“But my life is worth nothing to me unless I use it for finishing the work assigned me by the Lord Jesus—the work of telling others the Good News about the wonderful grace of God.” Acts 20:24
One of the most difficult things to comprehend as a Christian is that Christ is in me. In my frail jar of clay dwells the holy God who created the universe. And, not only does He dwell in me but He assigns me work (“…telling others the Good News about the wonderful grace of God”) for His glory. He has given me a lot to tell!
Most recently, on September 9th, 2017, my husband and I celebrated our 25h wedding anniversary by renewing our vows. The theme, “God is Gracious,” permeated every aspect of the day. From the sun piercing through the majestic clouds at the very moment we renewed our covenant to the abundant joy experienced throughout dinner as we celebrated God’s goodness, His grace was evident. But, honestly, without God’s grace we would have been divorced twenty years ago because the first part of Ephesians 2 described us perfectly. But God, being rich in mercy…
“And you were dead in your trespasses and sins, in which you formerly walked according to the course of this world, according to the prince of the power of the air, of the spirit that is now working in the sons of disobedience. Among them we too all formerly lived in the lusts of our flesh, indulging the desires of the flesh and of the mind, and were by nature children of wrath, even as the rest. But God, being rich in mercy, because of His great love with which He loved us, even when we were dead in our transgressions, made us alive together with Christ (by grace you have been saved), and raised us up with Him, and seated us with Him in the heavenly places in Christ Jesus, so that in the ages to come He might show the surpassing riches of His grace in kindness toward us in Christ Jesus. For by grace you have been saved through faith; and that not of yourselves, it is the gift of God; not as a result of works, so that no one may boast. For we are His workmanship, created in Christ Jesus for good works, which God prepared beforehand so that we would walk in them. Ephesians 2:1-10
True, we were “indulging in the desires of the flesh and the mind,” destroying our marriage in the process. But, worse still, we were dead to God and His great love for us. It was here, twenty-years ago, steeped in rebellion, pride and self-righteousness, that God broke into my house built on the grainy sand of perfectionism and shame and set my feet upon the Rock of Righteousness. During this transformation I was overwhelmed by my own sin, confessing all to Him, and, simultaneously, freed from all guilt as the blood of the Lamb washed me clean. The grace, like a shield, enveloped my heart and I knew I was forgiven. In his song, Lord I Need You, Matt Maher confesses his need for God in the same way:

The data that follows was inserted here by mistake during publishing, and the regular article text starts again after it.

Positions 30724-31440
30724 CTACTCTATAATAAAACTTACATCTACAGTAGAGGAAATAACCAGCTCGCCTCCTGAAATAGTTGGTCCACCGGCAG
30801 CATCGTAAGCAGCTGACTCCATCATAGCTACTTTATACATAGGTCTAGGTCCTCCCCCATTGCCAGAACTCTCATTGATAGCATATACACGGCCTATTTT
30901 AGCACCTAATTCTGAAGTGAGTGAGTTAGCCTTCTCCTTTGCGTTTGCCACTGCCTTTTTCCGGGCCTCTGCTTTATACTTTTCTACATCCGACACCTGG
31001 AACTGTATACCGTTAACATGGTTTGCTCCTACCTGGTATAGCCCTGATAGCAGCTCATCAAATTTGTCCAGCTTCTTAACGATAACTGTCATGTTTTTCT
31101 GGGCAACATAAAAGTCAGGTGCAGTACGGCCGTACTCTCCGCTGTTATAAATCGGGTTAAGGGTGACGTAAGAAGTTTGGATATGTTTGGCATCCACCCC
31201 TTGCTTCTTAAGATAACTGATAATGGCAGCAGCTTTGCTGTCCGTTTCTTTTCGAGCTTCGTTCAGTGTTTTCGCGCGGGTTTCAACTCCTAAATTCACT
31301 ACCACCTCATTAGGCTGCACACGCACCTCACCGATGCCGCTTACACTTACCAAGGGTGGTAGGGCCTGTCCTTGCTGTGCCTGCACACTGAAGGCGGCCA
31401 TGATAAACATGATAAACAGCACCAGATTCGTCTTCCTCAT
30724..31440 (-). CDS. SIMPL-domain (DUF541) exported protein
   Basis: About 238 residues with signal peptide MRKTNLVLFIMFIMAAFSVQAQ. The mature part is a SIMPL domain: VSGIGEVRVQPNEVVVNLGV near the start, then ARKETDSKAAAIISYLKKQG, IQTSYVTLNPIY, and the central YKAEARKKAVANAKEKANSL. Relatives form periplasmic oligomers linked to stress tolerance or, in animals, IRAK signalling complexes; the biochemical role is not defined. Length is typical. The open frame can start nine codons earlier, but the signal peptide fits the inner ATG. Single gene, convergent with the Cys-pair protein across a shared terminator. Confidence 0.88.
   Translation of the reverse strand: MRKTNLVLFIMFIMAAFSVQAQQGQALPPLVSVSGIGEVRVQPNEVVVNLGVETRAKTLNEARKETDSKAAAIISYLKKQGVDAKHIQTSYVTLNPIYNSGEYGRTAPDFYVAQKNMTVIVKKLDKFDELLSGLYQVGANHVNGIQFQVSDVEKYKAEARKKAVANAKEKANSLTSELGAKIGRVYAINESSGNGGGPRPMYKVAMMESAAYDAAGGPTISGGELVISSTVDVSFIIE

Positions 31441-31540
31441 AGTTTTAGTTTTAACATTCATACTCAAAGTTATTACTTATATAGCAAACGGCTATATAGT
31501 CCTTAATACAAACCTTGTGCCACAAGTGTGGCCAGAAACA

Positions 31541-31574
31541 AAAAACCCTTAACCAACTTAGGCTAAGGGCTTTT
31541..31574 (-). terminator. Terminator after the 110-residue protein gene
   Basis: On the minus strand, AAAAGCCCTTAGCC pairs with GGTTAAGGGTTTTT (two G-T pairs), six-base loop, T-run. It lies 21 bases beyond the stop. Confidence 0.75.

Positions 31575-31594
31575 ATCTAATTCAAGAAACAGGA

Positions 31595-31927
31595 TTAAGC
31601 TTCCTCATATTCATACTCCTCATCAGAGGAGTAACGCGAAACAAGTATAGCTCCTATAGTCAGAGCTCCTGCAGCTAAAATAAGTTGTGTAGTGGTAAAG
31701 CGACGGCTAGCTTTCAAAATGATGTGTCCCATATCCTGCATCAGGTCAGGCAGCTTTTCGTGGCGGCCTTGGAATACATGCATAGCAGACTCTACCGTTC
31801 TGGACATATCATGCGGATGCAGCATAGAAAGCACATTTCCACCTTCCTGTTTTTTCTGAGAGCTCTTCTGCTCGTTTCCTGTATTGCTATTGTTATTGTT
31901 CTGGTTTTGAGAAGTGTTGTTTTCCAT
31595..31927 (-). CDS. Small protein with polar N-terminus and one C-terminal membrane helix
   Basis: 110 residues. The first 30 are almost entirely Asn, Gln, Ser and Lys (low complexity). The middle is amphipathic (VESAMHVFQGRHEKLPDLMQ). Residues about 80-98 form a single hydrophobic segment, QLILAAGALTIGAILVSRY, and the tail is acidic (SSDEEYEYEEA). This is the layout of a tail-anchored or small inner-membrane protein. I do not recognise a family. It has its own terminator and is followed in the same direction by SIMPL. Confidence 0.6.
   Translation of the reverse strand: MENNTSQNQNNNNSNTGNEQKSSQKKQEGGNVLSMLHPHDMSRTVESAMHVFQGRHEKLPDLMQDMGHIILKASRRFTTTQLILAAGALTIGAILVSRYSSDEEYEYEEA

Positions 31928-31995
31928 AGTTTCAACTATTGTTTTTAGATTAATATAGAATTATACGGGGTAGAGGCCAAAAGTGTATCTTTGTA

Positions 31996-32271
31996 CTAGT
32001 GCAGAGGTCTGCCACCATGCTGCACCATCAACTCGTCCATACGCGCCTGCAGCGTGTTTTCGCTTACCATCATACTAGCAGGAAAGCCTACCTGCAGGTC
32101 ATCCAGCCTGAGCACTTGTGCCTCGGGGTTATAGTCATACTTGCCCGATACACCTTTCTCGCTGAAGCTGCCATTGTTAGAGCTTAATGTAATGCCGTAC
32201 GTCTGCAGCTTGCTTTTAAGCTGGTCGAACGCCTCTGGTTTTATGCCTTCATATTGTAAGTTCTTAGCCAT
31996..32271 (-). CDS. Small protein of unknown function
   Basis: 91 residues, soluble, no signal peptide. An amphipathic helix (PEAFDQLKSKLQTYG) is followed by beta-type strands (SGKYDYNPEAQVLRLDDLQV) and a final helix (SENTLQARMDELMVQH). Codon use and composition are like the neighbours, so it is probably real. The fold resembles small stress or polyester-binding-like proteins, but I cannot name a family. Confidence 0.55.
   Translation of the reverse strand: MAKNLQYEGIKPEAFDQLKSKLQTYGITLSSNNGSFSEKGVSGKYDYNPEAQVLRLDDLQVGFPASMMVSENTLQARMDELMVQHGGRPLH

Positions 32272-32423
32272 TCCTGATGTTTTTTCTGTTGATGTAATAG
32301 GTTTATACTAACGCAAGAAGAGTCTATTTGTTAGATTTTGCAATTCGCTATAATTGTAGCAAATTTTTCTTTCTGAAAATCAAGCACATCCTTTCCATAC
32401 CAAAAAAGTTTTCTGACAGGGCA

“Where sin runs deep Your grace is more
Where grace is found is where You are
And where You are, Lord, I am free
Holiness is Christ in me.
Lord, I need You, oh, I need You
Every hour I need You
My one defense, my righteousness
Oh God, how I need You”
This profound grace is both a verb and a noun. The verb: “do honor or credit to someone or something by one’s presence,” means God graces us with His presence (Christ in me). In addition, the noun: “the free and unmerited favor of God, as manifested in the salvation of sinners and the bestowal of blessings,” is the gift of grace. In the opening scene of the movie The Prince of Persia, both the presence and the gift were depicted beautifully. The King of Persia ventures into a village near his palace, gracing the peasants with His presence. He then notices a poor orphan and takes pity on him. The king reaches down from atop his horse, takes hold of the orphan, hoisting him upon the royal stallion, and upon returning to the castle, adopts him as his own son and co-heir to the throne, demonstrating unmerited, unearned favor. That orphan was me. That orphan was you too if you have accepted the gift, allowing yourself to be carried off by the King and adopted into His family (1 John 3:1). This is here and now grace, both His presence and His gift.
However, the phrase, “so that in the ages to come He might show the surpassing riches of His grace in kindness toward us in Christ Jesus,” (Ephesians 2:7) reveals the existence of a great frontier of grace that we have yet to experience… a joy-filled eternity with the King of Grace.
“And Christ lives within you, so even though your body will die because of sin, the Spirit gives you life because you have been made right with God. The Spirit of God, who raised Jesus from the dead, lives in you. And just as God raised Christ Jesus from the dead, he will give life to your mortal bodies by this same Spirit living within you.” Romans 8:10-11
Lord, I Need You by Matt Maher
2 responses to “Grace, the Final Frontier”
Thanking God with you for His grace in your life … and mine!!
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Thank you, Sharon! It is abundant!